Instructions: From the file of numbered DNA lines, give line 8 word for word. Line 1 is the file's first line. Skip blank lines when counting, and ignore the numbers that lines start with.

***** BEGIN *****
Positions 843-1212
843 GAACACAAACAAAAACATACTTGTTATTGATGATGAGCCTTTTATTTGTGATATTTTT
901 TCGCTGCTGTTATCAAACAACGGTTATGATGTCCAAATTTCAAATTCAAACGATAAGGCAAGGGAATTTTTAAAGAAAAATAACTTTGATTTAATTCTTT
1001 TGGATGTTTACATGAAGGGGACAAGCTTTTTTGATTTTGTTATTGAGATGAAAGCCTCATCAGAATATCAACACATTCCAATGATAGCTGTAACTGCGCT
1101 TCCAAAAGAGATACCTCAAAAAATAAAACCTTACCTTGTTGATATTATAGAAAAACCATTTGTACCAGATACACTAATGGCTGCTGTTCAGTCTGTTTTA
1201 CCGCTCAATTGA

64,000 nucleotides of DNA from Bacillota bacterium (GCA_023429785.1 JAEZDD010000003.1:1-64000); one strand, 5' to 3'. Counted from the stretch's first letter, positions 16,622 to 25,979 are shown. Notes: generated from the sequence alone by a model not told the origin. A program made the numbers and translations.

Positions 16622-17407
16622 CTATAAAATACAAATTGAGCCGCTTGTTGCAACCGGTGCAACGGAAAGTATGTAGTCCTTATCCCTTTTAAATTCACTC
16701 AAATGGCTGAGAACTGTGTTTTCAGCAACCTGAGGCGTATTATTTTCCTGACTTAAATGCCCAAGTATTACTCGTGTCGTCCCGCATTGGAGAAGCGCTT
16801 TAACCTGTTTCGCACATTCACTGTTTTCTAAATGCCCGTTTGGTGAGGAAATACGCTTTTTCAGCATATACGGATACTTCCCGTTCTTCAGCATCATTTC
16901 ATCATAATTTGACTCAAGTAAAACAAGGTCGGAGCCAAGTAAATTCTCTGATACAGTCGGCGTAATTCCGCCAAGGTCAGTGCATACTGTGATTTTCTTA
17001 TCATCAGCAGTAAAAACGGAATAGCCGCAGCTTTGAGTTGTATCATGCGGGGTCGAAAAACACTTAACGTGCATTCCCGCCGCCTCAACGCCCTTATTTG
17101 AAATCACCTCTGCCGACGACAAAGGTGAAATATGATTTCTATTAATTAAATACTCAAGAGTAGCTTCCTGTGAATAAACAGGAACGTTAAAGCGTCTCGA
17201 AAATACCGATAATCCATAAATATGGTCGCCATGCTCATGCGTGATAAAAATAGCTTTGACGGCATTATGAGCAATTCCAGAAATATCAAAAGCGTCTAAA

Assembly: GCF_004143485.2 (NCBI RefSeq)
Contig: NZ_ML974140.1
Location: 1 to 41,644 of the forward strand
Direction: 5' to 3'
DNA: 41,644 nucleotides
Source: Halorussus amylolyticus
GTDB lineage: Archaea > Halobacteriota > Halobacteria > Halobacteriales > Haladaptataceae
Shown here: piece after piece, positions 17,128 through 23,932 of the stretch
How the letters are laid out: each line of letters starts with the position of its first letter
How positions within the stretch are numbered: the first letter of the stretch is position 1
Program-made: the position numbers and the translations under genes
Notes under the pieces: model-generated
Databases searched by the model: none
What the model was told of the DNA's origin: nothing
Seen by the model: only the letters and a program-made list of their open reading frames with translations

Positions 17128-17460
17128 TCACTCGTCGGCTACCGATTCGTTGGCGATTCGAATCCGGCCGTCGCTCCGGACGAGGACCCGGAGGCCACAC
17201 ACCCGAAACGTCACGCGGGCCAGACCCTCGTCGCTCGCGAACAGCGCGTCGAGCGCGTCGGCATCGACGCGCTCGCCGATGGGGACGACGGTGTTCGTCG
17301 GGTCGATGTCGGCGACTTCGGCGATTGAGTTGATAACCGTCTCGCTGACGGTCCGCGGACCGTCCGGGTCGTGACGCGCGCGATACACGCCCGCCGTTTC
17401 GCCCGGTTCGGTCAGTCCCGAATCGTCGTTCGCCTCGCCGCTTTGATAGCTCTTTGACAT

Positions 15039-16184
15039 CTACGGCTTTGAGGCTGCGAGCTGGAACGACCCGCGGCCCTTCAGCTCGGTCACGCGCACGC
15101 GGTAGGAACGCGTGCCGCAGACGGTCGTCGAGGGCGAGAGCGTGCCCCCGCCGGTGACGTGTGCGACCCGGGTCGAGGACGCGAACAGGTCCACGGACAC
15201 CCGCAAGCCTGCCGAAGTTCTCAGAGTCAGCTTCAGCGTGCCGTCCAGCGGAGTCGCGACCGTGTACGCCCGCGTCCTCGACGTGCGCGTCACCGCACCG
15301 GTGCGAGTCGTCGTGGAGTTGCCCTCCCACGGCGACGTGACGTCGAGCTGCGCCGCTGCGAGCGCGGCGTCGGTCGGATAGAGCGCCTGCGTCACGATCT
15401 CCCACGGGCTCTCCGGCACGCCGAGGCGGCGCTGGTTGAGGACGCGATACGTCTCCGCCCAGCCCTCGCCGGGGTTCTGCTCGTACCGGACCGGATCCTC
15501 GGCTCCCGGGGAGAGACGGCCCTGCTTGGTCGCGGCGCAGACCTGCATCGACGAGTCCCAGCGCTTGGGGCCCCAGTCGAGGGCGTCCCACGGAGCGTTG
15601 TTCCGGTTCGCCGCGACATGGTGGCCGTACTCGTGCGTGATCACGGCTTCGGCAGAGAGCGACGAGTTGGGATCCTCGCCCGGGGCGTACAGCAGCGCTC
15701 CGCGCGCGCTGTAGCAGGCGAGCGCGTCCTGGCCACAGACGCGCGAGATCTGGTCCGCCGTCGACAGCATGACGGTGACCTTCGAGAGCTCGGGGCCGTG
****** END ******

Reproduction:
Positions 16622-17407